The Unofficial History of Zellers (as told by someone who lived it)


I don't know when Zellers first appeared in my small hometown of Aylmer, Quebec.  I moved there sometime in 1984, and it was already here when I arrived — so I'm going to guess it appeared sometime in the late 1970s. The actual date it appeared isn't that important. What *is* important is how this discount department store became the center of our community in a very short amount of time.

If you're still reading by this point, it's either because you were a Canadian suburbanite who grew up with a local Zellers of your own, or you grew up in Aylmer, Quebec around the same time that I did (in which I applaud you — maybe you can help corroborate my story.)

In the 1980s, Aylmer was still a relatively small suburban town which was gradually growing. Nearly everybody who lived in Aylmer worked in Ottawa, Ontario (which was about a half an hour drive away).  To paint you a vivid picture, Ottawa was akin to Aylmer the way New York City was to Poughkeepsie — unless you lived in Aylmer(or knew someone who lived there), you really had no special reason to visit.

I wouldn't call Zellers a 'magical place', but it was the only place in town where you could purchase a new pair of Levis jeans, a vinyl record, laundry detergent, an Atari video game and a picture frame all under the same roof. If I had to compare it to something modern, I'd point you towards KmartWal-Mart or Target. Funny story about those Atari games being sold at Zellers in the 80s: apparently they were knock-offs manufactured in Taiwan of "real" Atari games and sold without permission from Atari. Atari eventually made them cease-and-desist. You can read more about it in this AtariAge.com article. I think I may have bought one or two with some of my allowance money at the time. The cartridges looked like this:



I'm trying to go as far back as my memory will allow me. I first remember the Zellers in Aylmer being part of a small strip mall. The strip mall contained at least a grocery store [Super C, I think] and a TD Bank. I vividly remember the TD Bank because my mom worked there. Back in the early-to-mid eighties, the strip mall briefly had a small arcade. I remember this because my mom put up an AMBER alert when I wandered off from her side to go watch kids play at the arcade for several hours. [I think my parents bought me a leash after that incident.] Despite all of the diverse businesses within the strip mall, the most prominent signage was the Zellers logo which could be spotted like a big red beacon from a good 800 yards away. I guess that's why that strip mall, who I had no clue had a real name until about a decade ago, was colloquially known as the "Zellers mall" among us Aylmerites. Located beside the 'Zellers mall', there was a Canadian Tire (basically a department store that sold auto supplies, home and garden accessories, sporting goods, and a few other things that Zellers didn't). About two blocks down from Zellers was the only McDonalds restaurant in town. You can quickly see why the 'Zellers mall' became the nexus of our universe.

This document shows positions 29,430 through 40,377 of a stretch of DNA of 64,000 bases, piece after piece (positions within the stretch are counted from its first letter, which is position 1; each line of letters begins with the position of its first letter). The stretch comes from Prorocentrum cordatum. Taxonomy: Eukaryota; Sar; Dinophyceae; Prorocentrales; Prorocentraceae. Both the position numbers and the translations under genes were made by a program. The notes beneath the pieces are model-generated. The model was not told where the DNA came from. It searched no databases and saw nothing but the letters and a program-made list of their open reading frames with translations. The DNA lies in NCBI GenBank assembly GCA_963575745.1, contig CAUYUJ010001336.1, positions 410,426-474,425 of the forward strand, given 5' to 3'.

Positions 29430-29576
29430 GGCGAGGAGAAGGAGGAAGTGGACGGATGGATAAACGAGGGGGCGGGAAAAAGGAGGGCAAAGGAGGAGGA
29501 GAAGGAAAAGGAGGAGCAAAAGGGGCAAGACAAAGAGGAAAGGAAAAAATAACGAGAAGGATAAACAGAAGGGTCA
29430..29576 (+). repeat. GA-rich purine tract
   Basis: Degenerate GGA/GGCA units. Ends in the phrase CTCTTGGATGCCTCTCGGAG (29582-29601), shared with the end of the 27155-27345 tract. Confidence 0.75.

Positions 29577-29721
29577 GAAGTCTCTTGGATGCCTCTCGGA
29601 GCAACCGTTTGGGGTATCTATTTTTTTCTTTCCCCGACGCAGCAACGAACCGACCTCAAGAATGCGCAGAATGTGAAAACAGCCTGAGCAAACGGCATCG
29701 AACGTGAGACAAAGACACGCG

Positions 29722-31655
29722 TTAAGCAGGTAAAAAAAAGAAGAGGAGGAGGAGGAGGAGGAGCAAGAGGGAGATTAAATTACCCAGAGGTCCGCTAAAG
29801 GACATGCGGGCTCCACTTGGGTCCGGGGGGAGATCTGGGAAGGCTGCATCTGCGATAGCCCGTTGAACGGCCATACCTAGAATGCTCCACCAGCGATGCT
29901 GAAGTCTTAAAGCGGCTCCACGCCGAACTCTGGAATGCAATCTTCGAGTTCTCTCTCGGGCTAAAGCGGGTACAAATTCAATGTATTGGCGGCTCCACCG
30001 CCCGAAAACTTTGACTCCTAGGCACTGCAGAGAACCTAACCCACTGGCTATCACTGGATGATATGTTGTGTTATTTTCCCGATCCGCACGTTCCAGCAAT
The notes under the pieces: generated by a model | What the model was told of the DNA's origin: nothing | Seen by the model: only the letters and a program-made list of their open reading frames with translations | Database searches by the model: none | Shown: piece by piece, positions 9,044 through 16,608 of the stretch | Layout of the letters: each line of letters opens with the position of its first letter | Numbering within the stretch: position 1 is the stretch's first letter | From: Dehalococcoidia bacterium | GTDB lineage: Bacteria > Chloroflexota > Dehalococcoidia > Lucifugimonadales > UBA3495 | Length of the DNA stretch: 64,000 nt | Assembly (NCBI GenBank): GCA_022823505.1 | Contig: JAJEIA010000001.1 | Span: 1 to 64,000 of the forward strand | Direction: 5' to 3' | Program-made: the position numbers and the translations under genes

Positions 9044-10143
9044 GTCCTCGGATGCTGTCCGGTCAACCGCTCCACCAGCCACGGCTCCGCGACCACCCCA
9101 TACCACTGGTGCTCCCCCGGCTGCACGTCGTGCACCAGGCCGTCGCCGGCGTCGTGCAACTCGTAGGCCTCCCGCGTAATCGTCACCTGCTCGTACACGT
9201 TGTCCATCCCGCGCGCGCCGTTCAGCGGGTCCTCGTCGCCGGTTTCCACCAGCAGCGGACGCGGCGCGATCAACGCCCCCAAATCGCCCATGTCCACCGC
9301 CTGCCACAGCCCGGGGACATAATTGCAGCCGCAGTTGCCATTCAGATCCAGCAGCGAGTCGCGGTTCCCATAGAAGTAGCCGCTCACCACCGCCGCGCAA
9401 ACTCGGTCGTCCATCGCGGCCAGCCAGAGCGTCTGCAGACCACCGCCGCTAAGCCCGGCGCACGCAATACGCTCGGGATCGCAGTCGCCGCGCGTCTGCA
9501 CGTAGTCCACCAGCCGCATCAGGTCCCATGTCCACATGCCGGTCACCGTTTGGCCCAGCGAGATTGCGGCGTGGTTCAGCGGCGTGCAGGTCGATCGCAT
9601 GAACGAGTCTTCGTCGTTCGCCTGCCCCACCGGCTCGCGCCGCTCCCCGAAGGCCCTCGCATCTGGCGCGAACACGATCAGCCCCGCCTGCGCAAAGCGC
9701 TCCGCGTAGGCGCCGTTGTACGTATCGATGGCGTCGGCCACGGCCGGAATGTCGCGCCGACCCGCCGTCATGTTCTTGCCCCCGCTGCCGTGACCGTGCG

To my pre-teen self, Zellers was one of the funnest places you could visit in town. During the late 80s, when Saturday morning cartoons and action figures were in their heyday, Zellers always had the latest toys and action figures in stock. We're talking two or three aisles of floor-to-ceiling action figures, vehicles and playsets. My earliest memory of Zellers involves seeing the Super Powers Collection Batmobile on a shelf and being mesmerized with the box art. A trip to Zellers with a generous aunt or uncle could yield you a new G.I. Joe, Masters of the Universe or Transformer action figure. The Zellers toy department was an event in itself, and they put a lot of effort into promoting their vast selection of toys and low low pricing (as evidenced by the aforementioned Batman animated TV spots). Even after I 'outgrew' toys, I would take a quick trip to the toy department and see what I had been denying myself. Zellers was infamous for it's employees not really giving a crap; I remember one outing during my elementary school lunch hour where two fellow classmates decided to test the limits of a display model Stretch Armstrong toy. [Did you know that Stretch Armstrong is filled with a green lubricant-type goo? Well now you know.] As the nineties rolled through, and interest in action figures began to diminish, the toy department started shrinking and the electronics department began growing.

Still mesmerizes me to this day. Image source: www.actiontoys.com

The front entrance to Zellers also had a nice assortment of gumball vending machines — but not the ones that sold gumballs or peanuts (who wanted those?), I mean the *good* ones that, for 25 cents, provided you with slime, a super ball, a dinosaur that grew when you put it in water, or the greatest prize of all... the sticky hand. It was a good spot to waste some quarters for a diversion that would keep you entertained for the afternoon. I was obsessed with these things at one point in my young life, which was one more thing that drew me to Zellers like a magnet.